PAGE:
It’s interesting to me how generally innocent of basic political processes Americans have become, and yet everyone in America (including me) considers themselves a political expert. By “political processes” I mean the basic “laws of power” – what it is, how it develops, how it moves from person to person and group to group, and even how it dissipates (according to Alan Ehrenhalt, “power is perishable” – at least, it can actually vanish from a system). Many Americans, though, simply believe that someone has power merely because they were voted into office by a democratic process. The democratic vote adds legitimacy to someone’s assumption of power – ideally, the ultimate legitimacy, but it doesn’t always work that way.
The ugly process of de-horning Andrew Cuomo is ongoing. Cuomo can take temporary solace in a stale Siena poll that shows an impressively high number of New York voters don’t want him to resign, but this was before this weekend’s fresh barrage of headlines, few of which were particularly meaty, although Cuomo’s pal Larry Schwartz suddenly became a household name, which I’m sure he didn’t like.
Biden has also demurred from getting directly involved, although the matter has breached the White House press room already and hasn’t just been confined to the White House helicopter lawn. The Assembly is regrouping and promising a very long impeachment process which is probably going to be our 2021 and 2022 right there. Everyone in Albany is settling in for a long and public scrum.
However, there is hope: it actually may be a long and public scrum. They all may not be able to keep this in a room (although Carl Heastie is trying).
The one interesting thing about this moment is that — for once — the nature of power in New York State is on the table for everyone to see and think about. We’re not really talking about personalities, or politics, or policy, so much as power itself, and how it is used and abused. From nightly cable news discussions of how Big Men use their power over 25-year-old women, to local officials wondering when they can get their power back from Albany’s control, the state is having a power crisis.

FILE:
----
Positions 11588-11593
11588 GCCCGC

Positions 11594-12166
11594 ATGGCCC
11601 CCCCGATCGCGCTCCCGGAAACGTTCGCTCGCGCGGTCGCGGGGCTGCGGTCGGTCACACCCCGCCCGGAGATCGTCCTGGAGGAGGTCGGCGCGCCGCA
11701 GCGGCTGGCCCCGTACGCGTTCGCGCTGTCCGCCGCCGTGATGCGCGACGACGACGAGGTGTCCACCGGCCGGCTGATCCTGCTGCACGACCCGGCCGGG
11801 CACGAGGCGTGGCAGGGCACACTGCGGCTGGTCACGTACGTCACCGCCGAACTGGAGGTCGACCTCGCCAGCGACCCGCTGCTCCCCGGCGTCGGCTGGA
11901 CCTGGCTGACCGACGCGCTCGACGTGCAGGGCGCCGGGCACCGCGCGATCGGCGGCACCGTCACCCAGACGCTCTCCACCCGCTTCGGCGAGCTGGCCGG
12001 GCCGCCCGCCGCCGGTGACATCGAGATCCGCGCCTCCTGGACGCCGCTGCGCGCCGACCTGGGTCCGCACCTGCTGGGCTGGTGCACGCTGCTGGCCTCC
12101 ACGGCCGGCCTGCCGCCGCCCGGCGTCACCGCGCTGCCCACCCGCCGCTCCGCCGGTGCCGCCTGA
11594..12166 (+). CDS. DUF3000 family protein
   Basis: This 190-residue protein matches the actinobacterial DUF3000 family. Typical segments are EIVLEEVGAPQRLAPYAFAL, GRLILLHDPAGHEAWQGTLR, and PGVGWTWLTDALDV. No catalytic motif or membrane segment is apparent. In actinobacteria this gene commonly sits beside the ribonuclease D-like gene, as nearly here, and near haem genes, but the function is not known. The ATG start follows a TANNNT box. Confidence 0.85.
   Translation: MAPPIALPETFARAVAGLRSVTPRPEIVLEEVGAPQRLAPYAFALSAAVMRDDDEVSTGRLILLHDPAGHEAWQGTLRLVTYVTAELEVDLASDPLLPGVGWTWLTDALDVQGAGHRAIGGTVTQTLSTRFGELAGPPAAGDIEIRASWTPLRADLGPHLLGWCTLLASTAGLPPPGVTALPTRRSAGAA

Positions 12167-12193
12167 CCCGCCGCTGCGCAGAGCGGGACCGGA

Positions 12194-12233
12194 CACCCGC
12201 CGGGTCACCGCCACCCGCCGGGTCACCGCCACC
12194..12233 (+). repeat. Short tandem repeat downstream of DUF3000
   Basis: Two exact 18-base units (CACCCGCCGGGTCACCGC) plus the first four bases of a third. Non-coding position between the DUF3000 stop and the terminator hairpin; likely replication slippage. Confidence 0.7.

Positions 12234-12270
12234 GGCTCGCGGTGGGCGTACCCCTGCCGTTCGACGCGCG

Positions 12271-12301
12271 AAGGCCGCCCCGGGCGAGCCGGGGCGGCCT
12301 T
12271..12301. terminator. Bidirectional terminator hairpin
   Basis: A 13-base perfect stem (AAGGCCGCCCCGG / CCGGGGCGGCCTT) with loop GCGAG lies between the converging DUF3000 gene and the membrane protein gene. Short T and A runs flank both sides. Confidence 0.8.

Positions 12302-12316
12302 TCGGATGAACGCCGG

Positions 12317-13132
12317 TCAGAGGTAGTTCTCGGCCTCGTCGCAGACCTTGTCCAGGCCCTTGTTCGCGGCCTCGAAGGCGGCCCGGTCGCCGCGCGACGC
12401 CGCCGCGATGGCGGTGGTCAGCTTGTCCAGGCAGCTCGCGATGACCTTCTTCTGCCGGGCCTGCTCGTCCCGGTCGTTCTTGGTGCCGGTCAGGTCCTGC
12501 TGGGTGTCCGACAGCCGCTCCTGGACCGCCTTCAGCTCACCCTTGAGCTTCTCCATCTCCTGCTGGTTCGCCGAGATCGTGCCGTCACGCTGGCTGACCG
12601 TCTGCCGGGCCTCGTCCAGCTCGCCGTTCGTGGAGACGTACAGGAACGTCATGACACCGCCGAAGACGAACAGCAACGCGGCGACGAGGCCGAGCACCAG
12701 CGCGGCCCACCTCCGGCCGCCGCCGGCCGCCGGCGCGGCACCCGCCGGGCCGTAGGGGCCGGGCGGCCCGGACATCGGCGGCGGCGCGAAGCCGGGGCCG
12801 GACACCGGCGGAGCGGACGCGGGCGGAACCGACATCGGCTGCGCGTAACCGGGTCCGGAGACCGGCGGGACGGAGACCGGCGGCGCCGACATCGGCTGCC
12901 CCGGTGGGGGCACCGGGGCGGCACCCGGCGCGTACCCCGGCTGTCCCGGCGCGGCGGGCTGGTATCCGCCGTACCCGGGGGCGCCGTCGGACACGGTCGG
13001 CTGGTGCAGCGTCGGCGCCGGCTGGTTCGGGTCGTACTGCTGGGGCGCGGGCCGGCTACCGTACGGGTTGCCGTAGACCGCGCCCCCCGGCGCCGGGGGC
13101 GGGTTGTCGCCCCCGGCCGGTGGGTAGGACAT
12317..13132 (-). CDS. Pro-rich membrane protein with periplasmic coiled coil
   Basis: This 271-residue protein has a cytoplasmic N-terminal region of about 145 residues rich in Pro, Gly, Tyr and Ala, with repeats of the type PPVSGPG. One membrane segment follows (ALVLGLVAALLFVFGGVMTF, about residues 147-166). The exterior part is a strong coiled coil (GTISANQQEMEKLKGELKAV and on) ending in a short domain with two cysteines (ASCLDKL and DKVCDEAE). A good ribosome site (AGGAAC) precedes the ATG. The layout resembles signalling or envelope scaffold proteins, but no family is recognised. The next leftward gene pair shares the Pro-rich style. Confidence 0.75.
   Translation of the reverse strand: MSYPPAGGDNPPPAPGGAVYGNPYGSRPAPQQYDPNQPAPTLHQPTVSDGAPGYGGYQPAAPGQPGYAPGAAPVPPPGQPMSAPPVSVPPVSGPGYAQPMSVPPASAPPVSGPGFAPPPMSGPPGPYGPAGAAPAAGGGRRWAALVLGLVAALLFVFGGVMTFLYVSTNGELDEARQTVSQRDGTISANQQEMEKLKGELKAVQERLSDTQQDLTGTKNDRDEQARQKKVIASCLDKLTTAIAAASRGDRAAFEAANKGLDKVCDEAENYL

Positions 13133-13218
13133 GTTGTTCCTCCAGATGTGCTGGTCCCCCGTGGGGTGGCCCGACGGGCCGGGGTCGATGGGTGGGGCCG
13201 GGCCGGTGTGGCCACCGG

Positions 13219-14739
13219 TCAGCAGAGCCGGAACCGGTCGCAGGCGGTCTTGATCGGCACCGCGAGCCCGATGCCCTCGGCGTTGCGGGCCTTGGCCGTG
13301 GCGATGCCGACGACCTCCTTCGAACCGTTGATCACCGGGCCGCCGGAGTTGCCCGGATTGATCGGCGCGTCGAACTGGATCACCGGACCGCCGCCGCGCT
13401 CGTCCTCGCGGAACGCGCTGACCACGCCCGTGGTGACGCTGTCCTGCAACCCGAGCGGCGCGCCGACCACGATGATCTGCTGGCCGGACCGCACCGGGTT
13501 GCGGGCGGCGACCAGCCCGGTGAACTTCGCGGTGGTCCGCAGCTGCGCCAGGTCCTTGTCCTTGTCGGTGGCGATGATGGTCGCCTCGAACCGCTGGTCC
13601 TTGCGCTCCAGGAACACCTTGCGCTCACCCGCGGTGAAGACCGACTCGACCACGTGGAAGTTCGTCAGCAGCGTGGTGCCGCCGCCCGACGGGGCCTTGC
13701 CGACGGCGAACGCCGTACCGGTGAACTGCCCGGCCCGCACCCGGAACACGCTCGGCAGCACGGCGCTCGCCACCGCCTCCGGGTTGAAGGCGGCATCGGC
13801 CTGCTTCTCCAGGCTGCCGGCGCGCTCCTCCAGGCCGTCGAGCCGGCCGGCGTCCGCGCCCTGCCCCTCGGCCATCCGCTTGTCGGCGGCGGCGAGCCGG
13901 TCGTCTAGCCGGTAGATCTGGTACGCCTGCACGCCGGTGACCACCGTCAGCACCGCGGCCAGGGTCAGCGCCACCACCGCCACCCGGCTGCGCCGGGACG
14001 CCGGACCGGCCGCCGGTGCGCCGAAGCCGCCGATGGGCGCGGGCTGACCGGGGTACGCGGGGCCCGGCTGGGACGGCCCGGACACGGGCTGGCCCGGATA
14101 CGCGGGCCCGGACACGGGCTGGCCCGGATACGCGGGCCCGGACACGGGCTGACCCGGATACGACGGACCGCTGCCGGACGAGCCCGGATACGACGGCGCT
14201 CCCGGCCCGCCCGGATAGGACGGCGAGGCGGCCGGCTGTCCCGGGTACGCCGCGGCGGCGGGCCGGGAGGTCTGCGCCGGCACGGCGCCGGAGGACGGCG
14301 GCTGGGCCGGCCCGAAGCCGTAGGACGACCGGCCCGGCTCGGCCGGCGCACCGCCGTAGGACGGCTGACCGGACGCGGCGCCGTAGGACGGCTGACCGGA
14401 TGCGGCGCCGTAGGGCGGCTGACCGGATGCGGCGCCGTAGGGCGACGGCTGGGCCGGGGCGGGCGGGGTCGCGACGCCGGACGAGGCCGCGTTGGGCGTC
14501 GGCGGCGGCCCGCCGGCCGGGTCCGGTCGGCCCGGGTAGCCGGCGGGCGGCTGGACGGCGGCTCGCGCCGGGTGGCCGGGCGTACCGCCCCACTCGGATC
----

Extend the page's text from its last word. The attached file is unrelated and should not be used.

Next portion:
I prefer this to “power struggle” because “struggle” implies everyone is fighting for control of an agreed-upon “thing.” It’s hard to say exactly what that thing is when the pandemic has blown such a hole in business as usual. The outcome of the election has also blown some holes in New York’s model. We have a president who can and will contrive to get money to individual communities that they can use with their own discretion. We also have a president who groks the Inland North (why, he even knows where Syracuse actually is). And it’s not just a senator from New York who is now the Senate’s leader, but Chuck Schumer, man of 1,000 press releases who (allegedly) can draw Yates County on a napkin, while Cuomo can’t even figure out his cell phone.
“He cannot govern,” an agitated Zephyr Teachout tried to explain about Cuomo on CNN the other night, but it’s a felt fact that is impossible to explain in sound bites. When someone like Ryan McMahon, who carefully walked the center line and refused to criticize Cuomo’s “experts” all year, firmly says “Give us our power back,” and you can’t imagine Cuomo ever even acknowledging the work of local officials much less responding to a demand to give up power… you just wonder if there’s anything left to work with in a threat-based government.
And with no power to run the beautiful machine — who will keep the weeds down? When Republicans muse on the upstate-downstate divide by calling for agricultural workers to get vaccination privileges (as McMahon did at Monday’s presser), rather than complaining about taxes and business climate, there may be some strange weeds poking up in the future.